I am an Assistant Professor at Vanderbilt University (Ph.D., New York University Wilf Family Department of Politics). My work stands at the intersection of politics and development in sub-Saharan Africa, where I am most passionate about discovering major catalysts that improve the quality of democratic processes and the pace of socioeconomic progress, paying close attention to inequalities on the basis of gender, ethnicity, or partisanship. Much of my work couples experimental methodology with surveys and collection of behavioral data in challenging field environments.
Recent projects partner with NGOs to investigate the role of new information communication technologies through randomized controlled trials (field experiments). Such research demonstrates my two major goals as a scholar: to advance our knowledge of social science by testing theoretically-driven hypotheses and to learn which policy programs are most effective in improving the well-being of citizens.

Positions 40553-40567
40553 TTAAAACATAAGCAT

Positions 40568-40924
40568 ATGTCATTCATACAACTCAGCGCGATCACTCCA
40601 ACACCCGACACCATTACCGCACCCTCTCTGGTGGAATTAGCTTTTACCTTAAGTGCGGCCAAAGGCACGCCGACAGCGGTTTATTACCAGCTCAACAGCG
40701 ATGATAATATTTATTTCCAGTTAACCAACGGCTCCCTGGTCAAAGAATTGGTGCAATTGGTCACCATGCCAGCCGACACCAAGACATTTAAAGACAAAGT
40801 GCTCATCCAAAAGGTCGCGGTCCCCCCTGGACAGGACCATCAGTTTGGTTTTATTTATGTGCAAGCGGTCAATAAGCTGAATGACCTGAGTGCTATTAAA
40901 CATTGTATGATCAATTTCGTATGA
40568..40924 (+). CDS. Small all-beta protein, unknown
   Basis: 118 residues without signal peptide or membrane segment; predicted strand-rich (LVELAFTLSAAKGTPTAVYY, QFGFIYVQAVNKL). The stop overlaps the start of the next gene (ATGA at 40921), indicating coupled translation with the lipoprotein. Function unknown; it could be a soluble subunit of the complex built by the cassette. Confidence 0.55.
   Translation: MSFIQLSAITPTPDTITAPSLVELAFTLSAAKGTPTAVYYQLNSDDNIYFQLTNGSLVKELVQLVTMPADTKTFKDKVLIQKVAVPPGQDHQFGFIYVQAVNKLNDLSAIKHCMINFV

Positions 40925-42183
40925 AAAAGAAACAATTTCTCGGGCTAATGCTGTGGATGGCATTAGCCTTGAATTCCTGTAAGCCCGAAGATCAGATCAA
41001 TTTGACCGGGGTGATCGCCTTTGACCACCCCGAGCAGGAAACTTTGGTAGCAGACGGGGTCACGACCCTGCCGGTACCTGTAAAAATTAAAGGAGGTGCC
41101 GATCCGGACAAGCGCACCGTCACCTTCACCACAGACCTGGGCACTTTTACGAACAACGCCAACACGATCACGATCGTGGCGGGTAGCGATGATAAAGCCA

I was raised in Atlanta, Georgia and completed my undergraduate degree at Emory University. Before attending graduate school, I worked in democratization and development at the Carter Center, NDI, and the Bundeszentral fuer Politische Bildung. During 2012-2013, I was a Visiting Fellow at the Kellogg Institute.